Hacker exposes alleged Olympics age fraud
Security researcher digs into Google and Baidu to find evidence of Chinese gymnasts' ages and finds evidence disappearing as he works, like sand shifting under his feet.
A security researcher has unearthed evidence via Google and its Chinese counterpart that supports claims that several Chinese gymnasts are younger than they should be for competing.
The New York Times was probably the first to report about digital evidence that the Chinese athletes are underage.
"Online records listing Chinese gymnasts and their ages that were posted on official Web sites in China, along with ages given in the official Chinese news media, however, seem to contradict the passport information, indicating that He (Kexin) and Jiang (Yuyuan) may be as young as 14--two years below the Olympic limit," stated the Times article, posted about three weeks ago.
Then last week, the Associated Press found evidence of its own--a Xinhua state news agency report listing He's age as 13 just nine months before the Olympics began. The AP saved a copy of the Web page, which it said could not be accessed later in the day.
This week security researcher "Stryde Hax" detailed his findings about discrepancies in the gymnasts' ages that he found via his own Internet searches. The data he gathered bolsters the claims made by the Times and the AP.
Stryde, who says he is a consultant at security firm Intrepidus Group, wrote on Tuesday about how he searched Chinese Web sites for Excel spreadsheets containing "He Kexin" and "1994," which is her alleged birthday, according to some of the uncovered Internet evidence.
Stryde found only one result, on an official Chinese government sports site, but when the result was clicked on, the page had been removed, and He's name had been removed from the cached results.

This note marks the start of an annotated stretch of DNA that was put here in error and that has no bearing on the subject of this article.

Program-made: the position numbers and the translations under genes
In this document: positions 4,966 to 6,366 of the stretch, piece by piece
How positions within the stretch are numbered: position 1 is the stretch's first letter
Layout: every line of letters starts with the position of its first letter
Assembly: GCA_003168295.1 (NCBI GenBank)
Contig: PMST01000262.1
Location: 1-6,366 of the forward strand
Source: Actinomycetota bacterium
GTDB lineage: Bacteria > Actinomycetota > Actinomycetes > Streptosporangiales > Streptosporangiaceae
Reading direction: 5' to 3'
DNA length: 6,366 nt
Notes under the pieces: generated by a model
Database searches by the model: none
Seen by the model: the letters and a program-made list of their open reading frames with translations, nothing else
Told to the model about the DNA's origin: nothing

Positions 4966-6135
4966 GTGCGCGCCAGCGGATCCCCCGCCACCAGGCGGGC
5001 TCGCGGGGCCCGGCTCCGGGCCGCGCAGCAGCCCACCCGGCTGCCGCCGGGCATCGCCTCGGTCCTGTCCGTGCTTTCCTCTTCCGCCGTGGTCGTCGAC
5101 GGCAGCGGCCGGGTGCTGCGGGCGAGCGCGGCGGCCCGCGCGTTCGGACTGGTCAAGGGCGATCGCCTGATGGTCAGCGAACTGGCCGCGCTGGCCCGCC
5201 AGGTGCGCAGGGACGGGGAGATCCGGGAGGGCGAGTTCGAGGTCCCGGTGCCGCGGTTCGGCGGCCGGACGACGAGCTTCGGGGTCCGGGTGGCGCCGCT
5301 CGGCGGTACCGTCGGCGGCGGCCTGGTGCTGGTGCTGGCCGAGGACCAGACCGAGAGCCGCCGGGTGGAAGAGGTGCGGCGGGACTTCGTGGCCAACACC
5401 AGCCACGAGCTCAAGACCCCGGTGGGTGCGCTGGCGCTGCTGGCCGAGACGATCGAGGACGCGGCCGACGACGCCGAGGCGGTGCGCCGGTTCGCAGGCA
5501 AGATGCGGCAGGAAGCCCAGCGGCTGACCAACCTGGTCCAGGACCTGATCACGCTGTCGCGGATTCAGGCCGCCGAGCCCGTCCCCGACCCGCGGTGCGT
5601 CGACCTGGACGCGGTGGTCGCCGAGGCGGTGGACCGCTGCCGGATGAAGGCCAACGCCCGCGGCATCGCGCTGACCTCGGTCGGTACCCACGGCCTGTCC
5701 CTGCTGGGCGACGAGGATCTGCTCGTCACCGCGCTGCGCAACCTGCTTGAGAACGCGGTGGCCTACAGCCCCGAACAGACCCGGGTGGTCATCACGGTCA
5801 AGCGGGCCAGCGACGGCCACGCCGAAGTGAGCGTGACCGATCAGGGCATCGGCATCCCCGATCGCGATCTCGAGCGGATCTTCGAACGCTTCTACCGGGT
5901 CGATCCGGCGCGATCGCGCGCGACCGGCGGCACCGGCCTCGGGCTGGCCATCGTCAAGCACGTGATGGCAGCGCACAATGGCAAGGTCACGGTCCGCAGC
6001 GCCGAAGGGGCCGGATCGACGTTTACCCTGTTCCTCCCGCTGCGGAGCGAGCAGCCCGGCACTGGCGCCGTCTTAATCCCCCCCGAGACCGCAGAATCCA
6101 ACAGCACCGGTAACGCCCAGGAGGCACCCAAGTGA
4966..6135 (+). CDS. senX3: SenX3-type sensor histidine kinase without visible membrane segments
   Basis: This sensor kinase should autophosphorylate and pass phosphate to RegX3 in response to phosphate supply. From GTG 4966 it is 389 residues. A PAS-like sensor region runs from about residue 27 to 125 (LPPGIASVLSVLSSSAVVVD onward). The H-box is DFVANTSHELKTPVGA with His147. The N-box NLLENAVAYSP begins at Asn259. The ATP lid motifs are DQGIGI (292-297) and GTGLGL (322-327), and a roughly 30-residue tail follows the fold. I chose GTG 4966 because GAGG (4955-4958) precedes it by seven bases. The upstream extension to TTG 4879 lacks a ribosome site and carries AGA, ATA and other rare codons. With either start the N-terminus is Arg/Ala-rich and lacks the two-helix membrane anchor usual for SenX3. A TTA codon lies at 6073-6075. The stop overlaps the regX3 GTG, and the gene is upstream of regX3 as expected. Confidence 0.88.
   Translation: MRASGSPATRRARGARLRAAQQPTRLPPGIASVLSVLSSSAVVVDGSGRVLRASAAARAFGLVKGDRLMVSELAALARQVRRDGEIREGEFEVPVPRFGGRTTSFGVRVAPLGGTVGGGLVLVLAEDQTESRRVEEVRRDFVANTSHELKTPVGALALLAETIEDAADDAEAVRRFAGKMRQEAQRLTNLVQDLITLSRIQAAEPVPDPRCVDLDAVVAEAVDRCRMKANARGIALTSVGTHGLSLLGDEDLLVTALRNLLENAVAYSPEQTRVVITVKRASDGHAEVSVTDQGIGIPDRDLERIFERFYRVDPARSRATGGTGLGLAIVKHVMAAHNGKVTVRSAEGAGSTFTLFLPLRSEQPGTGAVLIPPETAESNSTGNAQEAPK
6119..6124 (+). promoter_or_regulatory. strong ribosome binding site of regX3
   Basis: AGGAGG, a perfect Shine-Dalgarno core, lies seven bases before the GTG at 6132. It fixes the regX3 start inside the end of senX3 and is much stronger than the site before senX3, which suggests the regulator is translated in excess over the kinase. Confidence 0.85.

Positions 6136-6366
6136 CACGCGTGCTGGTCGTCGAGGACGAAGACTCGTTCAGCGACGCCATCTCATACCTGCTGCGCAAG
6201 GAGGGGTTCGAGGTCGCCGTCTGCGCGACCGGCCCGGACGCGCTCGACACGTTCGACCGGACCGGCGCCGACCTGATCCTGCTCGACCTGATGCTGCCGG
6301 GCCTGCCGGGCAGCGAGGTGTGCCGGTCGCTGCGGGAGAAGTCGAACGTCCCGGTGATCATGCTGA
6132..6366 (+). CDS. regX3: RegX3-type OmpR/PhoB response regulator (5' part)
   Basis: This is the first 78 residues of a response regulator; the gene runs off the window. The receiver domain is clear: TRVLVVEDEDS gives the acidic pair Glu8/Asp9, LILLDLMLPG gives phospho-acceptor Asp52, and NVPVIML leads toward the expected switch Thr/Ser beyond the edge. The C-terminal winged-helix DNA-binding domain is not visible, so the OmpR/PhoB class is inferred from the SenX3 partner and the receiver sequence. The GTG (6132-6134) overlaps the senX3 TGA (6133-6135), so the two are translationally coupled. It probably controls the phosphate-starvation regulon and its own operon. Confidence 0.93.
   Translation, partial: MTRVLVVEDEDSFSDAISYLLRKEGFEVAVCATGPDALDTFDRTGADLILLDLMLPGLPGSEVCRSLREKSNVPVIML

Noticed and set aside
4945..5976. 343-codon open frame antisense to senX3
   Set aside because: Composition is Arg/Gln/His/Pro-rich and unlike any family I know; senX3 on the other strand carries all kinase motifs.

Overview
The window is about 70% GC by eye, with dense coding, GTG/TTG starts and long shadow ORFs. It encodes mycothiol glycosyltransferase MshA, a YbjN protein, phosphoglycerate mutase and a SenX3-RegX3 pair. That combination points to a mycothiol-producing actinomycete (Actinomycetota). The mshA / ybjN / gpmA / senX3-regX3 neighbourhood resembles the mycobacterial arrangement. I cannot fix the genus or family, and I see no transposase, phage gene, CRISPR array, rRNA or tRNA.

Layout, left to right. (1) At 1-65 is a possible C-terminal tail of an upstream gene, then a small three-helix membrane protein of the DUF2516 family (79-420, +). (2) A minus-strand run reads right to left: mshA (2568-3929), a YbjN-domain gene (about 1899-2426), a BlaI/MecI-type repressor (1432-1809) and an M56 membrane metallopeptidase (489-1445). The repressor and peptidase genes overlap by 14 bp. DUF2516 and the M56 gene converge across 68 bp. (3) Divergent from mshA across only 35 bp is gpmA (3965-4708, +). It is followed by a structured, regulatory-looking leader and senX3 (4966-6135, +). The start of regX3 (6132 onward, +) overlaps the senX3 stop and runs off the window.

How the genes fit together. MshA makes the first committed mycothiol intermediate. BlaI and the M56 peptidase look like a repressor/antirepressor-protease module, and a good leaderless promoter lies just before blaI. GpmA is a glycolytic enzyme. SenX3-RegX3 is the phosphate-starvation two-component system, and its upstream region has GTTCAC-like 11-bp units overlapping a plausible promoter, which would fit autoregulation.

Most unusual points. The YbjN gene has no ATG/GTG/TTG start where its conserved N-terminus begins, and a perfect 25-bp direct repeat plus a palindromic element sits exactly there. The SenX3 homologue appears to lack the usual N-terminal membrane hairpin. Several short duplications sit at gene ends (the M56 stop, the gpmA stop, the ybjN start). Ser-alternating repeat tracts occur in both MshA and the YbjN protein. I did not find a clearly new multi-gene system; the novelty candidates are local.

Stryde had a similar experience searching on Baidu, China's most popular search engine, except that he found that two spreadsheets with the 1994 birth year for He remained in the cache. He asked readers to mirror the caches and post them online to thwart attempts by the Chinese government to deny the existence of the evidence.
On Wednesday, Stryde had a follow-up entry on his blog, in which he details what happened when he ran his search on Google.cn, Google's Chinese-language search site. There he found the original spreadsheet he found the day before and another one. A few hours later, when he checked, however, the original spreadsheet had been removed. He then found the result in Baidu.
Stryde's conclusions are insightful and chilling: "What is this post really about? I don't really feel that it's about the gymnastics age limit, or even really about whether fraud occurred. At this point, I believe that any reasonable observer already understands that age records have been forged. This story now is really about Internet censorship, the act of removing evidence while at the same time claiming that the evidence is wrong. For the first time, I watched search records shift under my feet like sand, facts draining down a hole in the Internet. Will this stand?"
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